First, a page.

Transferring Wealth the Right Way
Why Intergenerational Wealth Transfers Fail 70% of the Time
According to a study that surveyed 3,250 wealthy families, 70% of the time when wealth is transferred to an heir, it is lost due to mismanagement, poor investment choices and other mistakes.
In their book, Preparing Heirs: Five Steps to Successful Transition of Family Wealth and Values, Vic Preisser and Roy Williams cite three reasons why wealth transfers result in so many catastrophes:
- 15% of failed wealth transfers are a result of taxes, legal issues, and poor financial planning.
- 25% of failed wealth transfers are because of inadequately prepared heirs.
- 60% of failed wealth transfers are because of breakdowns in communication and trust within the family.
The problem I see is that the accumulation, management and retention of wealth is a direct manifestation of mindset and action. When families only focus on hard assets – the money – they lose sight of their most important assets.
You have three asset types and only focusing on the money or tangible assets leaves a gaping hole. If you are not able to properly pass on all assets to your heirs, you end up with break downs in family communication, misunderstandings, legal problems and squandered wealth.
Assets of Excellence
When most people think of assets, they think of physical things—money, homes, cars, jewelry—but these objects are a poor replacement for a person’s most valuable assets.
Your assets can be broken into three main categories:
- Character Assets: Your meaningful relationships, values, health, spirituality, heritage, purpose, talents, and plans for giving.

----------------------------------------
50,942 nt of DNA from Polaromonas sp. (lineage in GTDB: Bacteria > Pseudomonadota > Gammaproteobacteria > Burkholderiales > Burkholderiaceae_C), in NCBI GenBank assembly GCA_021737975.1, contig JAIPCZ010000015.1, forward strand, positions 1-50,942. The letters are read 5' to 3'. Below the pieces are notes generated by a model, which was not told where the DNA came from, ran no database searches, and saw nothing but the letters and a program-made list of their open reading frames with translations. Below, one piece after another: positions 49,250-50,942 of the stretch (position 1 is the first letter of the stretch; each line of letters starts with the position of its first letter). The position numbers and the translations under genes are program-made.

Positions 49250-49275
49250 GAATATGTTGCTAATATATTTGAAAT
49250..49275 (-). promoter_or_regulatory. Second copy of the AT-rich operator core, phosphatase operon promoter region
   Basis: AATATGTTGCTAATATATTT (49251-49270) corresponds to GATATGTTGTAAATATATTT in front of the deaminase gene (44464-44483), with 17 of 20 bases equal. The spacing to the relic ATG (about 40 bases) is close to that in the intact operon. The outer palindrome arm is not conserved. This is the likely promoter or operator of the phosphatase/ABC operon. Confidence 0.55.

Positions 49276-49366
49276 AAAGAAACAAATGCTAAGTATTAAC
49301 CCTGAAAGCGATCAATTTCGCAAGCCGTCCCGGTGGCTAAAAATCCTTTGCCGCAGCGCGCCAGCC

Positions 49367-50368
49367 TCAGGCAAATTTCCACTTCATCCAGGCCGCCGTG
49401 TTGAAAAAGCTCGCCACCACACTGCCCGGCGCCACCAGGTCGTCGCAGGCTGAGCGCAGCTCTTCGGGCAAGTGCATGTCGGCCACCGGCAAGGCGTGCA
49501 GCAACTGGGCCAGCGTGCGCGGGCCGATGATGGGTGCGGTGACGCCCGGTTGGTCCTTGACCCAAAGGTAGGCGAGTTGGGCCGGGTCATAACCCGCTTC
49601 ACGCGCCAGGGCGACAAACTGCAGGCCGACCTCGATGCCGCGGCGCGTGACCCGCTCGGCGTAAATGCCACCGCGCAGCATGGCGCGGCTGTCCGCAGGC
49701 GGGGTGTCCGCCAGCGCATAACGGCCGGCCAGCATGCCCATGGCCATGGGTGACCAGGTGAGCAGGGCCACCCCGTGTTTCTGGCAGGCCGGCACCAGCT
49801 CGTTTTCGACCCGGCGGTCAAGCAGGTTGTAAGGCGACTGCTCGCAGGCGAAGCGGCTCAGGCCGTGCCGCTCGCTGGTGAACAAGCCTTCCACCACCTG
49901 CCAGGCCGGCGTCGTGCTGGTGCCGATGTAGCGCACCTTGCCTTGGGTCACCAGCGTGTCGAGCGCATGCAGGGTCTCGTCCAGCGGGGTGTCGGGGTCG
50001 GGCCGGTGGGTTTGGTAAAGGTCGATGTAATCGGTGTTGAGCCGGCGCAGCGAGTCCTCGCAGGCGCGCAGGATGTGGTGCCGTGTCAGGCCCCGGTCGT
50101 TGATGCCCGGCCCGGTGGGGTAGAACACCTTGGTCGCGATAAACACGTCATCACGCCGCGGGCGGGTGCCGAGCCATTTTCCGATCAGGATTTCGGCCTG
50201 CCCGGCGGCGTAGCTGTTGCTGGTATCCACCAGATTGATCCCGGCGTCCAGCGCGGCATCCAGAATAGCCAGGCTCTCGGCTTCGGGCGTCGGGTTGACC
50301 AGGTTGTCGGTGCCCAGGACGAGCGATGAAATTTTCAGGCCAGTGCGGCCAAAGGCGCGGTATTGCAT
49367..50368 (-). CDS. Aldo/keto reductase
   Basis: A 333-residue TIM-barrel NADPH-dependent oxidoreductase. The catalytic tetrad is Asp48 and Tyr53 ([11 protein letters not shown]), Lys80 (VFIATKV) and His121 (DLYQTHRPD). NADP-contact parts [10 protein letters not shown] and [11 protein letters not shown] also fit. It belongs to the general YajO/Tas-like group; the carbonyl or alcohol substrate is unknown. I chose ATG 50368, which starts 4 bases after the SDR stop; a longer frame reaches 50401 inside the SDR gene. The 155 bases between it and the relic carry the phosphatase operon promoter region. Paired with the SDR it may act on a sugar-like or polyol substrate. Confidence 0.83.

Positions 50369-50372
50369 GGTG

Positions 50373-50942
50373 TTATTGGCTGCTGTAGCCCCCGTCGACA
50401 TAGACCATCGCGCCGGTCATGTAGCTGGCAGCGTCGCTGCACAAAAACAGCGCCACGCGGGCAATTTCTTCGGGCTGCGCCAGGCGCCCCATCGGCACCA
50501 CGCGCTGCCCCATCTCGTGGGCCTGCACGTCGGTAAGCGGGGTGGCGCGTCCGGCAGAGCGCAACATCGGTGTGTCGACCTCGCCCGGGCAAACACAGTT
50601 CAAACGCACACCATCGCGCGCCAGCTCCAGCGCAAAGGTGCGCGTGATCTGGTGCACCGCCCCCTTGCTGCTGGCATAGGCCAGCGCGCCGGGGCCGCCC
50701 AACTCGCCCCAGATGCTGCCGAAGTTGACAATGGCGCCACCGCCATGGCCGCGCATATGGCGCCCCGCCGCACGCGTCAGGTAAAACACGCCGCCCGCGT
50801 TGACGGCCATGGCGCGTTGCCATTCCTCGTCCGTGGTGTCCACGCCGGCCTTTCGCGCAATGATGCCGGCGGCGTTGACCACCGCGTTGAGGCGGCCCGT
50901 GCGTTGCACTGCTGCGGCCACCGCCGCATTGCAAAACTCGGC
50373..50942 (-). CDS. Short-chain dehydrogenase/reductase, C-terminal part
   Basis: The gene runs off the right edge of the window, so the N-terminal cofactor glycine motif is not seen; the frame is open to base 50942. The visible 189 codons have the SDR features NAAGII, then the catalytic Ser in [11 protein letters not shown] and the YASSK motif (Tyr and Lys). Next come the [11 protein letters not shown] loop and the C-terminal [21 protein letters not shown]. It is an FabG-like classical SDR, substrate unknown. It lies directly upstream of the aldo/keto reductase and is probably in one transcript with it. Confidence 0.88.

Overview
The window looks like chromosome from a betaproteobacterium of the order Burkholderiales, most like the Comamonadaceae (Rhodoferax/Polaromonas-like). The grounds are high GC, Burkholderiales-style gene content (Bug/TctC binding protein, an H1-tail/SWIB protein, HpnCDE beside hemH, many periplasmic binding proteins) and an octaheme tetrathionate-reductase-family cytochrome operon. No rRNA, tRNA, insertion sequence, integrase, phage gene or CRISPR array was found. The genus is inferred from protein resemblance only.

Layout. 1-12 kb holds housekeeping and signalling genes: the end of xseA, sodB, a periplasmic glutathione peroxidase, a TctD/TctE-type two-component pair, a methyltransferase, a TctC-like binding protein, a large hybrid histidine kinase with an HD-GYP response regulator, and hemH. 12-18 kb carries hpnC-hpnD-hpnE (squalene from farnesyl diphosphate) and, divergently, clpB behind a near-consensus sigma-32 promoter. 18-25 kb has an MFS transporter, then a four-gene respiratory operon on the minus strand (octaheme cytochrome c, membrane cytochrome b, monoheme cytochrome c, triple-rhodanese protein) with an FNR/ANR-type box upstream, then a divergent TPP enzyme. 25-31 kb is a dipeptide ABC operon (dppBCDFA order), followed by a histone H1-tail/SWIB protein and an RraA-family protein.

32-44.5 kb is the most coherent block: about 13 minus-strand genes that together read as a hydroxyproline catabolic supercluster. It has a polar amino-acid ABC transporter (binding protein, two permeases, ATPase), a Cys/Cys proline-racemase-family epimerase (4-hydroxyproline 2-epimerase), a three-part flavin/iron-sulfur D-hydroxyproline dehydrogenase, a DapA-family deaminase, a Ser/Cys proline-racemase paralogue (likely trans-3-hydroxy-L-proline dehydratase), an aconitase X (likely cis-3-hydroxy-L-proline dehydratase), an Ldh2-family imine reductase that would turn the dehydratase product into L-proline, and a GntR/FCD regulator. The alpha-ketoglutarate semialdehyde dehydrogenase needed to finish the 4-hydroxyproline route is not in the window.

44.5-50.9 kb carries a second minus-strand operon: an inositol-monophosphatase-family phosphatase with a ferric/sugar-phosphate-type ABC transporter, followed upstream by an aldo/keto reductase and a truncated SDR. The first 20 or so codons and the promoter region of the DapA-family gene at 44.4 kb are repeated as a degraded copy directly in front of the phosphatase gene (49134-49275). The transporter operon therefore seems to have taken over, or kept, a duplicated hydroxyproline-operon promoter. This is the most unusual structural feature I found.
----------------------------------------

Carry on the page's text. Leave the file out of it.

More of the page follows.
- Intellectual Assets: Your business systems, alliances, ideas, skills, traditions, and wisdom.
- Financial Assets: Your physical wealth and how to pass along money in a way that is meaningful and is not going to harm its recipients by making them dependent and unhappy.
It is easy to pass along your financial assets. Simply set up a trust or foundation and they are distributed as you have instructed.
But what about your character and intellectual assets?
Often these assets are lost simply because there is not a structured way to identify them and pass them along. But there is a way to properly structure and create a meaningful legacy that takes into account your intellectual and character assets and may very well be the thing that preserves your financial assets.
When you look at the stats above, you'll see that 85% of failed wealth transfers are a direct result of not properly passing on intellectual and character assets and much of the remaining 15% could be solved by transferring these two asset types as well.
What is a Meaning Legacy?
Simply put, a Meaning Legacy preserves your life, lessons you’ve learned along your journey and vision for the future as a guide to those you care about. It’s not only about leaving behind something great after you have died. It’s about living life in a way that will positively impact those you love right here, right now.
A Meaning Legacy gives your loved ones so much more than good memories; it creates a dialog, a family narrative that will serve as the foundation for their decisions, loyalty and love. When a family is able to openly discuss important issues, have fun together, learn together and support each other, everything is better—from transferring wealth to family vacations.
Don’t Be Tempted to Persuade Your Clients
Recently, I've been seeing a lot of articles about Advisors persuading clients to move from active management to passive management. Persuading clients to follow the way you manage investments is a big mistake. Do this instead.
Click on image above to watch the video.
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